Ambient temperatures and moisture conditions cause a constant state of expansion and contraction in every substance there is, whether solid, liquid or gas. This explains why bridges have expansion joints, why sidewalks have expansion joints and why you have to space structural panels such as OSB with an 1/8” gap at joints to give them …
The dreaded call-back from an unhappy customer often takes up time and money that eats into your profit margins. However, successfully dealing with these issues can boost your customer service and improve word-of-mouth business. Turn your clients into raving fans with these call-back fixes.
Buckling is mostly the result of moisture which causes wood sheathing panels to expand. While buckling does little to effect the structural integrity of the OSB panel, it can have a negative aesthetic effect which would result in expensive callbacks. Here are some ways in which you can mitigate the effects of buckling by accounting for normal moisture conditions and through moisture control.
When installing structural panels, you should always follow the manufacturer’s instructions. You can also liaise with your design professional and consult The Engineered Wood Association (APA) guide E30V which you can download here. We have included some tips to keep in mind when installing OSB wood structural panels.
The APA (the Engineered Woo Association) recommends that construction professionals leave a 1/8-inch gap between each panel edge and end joint. As ambient moisture changes, your OSB or plywood panels will expand and contract. When you butt the panels together tightly, there is no room for expansion and this can cause buckling in the panels. …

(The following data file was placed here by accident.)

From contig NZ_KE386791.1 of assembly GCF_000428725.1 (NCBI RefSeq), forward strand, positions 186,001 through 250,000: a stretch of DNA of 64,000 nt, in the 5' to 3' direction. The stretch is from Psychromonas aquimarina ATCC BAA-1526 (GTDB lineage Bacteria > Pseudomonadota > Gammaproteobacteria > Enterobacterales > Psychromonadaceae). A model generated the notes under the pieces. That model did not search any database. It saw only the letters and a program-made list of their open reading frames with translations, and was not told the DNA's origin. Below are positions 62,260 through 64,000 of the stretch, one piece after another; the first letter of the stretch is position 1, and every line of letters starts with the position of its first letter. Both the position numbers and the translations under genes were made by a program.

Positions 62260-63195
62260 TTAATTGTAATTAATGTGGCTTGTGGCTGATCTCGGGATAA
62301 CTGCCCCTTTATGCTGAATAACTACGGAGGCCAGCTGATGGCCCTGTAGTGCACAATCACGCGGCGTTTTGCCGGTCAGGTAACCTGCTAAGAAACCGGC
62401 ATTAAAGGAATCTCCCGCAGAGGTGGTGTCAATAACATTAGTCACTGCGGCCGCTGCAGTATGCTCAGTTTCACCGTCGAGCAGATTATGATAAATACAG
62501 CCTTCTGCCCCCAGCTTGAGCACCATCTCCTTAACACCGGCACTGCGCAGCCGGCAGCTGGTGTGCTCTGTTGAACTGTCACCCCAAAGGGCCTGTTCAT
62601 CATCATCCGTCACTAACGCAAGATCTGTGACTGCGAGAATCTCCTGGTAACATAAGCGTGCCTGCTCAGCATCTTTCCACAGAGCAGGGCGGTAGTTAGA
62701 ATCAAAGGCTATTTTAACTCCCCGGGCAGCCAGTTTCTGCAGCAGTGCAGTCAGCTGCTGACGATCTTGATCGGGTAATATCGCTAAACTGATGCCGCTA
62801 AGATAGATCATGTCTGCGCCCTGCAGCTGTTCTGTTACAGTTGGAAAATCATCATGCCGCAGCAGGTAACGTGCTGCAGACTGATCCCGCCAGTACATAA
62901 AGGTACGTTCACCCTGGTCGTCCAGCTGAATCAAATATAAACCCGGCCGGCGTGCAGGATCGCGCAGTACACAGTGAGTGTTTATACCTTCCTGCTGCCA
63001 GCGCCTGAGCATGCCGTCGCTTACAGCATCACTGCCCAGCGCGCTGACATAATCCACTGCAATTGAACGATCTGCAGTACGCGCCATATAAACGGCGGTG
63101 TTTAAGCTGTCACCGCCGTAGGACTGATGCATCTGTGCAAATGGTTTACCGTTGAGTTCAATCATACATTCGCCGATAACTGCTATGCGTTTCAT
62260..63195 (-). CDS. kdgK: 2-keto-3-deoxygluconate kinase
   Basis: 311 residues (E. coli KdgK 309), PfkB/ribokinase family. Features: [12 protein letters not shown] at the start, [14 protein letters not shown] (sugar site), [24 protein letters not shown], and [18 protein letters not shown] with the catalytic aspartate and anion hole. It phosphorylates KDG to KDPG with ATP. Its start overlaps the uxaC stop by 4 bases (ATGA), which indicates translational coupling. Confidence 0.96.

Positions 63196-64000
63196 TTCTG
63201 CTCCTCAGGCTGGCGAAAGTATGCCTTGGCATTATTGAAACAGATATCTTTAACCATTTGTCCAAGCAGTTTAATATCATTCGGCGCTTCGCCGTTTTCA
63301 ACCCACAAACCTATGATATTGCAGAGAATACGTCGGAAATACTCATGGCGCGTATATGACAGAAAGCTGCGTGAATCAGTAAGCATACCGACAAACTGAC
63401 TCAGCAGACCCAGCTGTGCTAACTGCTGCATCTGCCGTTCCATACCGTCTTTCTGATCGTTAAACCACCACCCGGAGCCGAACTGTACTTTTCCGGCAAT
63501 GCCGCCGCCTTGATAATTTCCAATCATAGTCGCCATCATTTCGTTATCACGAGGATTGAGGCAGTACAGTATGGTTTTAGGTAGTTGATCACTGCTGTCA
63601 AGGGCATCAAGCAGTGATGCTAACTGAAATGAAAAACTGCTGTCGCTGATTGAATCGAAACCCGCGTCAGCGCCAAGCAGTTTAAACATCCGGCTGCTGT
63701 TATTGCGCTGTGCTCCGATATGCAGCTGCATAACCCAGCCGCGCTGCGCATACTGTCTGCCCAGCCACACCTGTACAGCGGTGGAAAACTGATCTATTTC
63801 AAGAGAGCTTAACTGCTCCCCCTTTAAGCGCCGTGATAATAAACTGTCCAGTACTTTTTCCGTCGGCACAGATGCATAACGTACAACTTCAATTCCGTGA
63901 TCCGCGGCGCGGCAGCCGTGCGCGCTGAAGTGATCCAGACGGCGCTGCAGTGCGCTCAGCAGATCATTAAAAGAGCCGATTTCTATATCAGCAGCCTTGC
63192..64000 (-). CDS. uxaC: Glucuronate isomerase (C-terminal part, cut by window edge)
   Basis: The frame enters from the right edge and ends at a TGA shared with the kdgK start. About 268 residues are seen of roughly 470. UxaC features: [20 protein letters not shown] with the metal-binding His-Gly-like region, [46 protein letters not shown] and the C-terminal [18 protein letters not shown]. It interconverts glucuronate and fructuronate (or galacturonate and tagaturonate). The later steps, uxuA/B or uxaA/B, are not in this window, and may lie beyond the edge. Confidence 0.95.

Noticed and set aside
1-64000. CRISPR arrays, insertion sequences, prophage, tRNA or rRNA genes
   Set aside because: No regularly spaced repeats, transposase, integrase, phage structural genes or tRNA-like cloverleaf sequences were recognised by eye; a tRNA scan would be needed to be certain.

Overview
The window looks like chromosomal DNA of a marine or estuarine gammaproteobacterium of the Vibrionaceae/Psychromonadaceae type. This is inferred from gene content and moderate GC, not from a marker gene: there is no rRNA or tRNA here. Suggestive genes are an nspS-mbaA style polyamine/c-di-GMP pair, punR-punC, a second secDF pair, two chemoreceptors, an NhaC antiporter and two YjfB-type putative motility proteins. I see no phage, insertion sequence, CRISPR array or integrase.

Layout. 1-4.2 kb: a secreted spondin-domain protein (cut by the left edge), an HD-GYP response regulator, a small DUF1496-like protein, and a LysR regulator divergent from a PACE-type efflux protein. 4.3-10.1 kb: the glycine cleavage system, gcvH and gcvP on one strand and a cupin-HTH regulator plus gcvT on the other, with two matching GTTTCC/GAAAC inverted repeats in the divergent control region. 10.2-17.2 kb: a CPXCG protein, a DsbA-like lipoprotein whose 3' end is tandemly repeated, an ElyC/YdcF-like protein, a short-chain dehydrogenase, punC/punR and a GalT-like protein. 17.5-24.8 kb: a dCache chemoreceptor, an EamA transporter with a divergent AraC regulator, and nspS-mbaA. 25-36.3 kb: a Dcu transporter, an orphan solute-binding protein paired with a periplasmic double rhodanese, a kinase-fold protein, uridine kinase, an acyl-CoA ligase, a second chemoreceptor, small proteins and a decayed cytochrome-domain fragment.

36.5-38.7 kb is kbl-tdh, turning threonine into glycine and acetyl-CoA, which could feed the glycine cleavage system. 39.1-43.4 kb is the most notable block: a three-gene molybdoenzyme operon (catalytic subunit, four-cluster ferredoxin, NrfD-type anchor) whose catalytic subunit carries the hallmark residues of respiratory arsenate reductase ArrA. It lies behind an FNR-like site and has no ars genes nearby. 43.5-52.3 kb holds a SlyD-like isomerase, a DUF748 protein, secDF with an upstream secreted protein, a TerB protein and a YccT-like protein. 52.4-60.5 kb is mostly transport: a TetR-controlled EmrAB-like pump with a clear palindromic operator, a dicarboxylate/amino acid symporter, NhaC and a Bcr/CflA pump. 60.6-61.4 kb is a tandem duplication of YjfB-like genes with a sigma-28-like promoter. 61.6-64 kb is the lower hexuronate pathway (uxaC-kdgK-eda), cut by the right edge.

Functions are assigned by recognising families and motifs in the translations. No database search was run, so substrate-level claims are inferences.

Expansion and contraction of your flooring system is a given. Because they are manufactured from different materials or different kinds of the same material, your flooring and substrate will expand and contract at different rates. Expansion joints give your flooring the space it needs to expand without buckling or cracking.
A recent inspection on a family residence revealed that sheathing panel edges were telegraphing through the roofing shingles. Since the roof was properly ventilated and there was no moisture present, we conducted an inspection to see what was causing the problem.
Homes built in high-wind areas must be able to withstand the wind forces known as uplift (which try to roll the structure over) and shear (which tries to push the structure sideways). Catastrophic damage to property and tragic loss of life have prompted industry professionals to look for cost-effective ways to build homes better able to withstand combined shear and uplift using products trades are familiar with. Now structural wall sheathing can provide the required continuous load path needed to resist high winds and meet high wind codes.
From job safety to waste reduction, almost every problem onsite can be solved with effective management. Take the time to work as hard on your business and you do onsite and you will see your construction company grow from strength to strength. Here are some best practices on how to be a better manager for your team.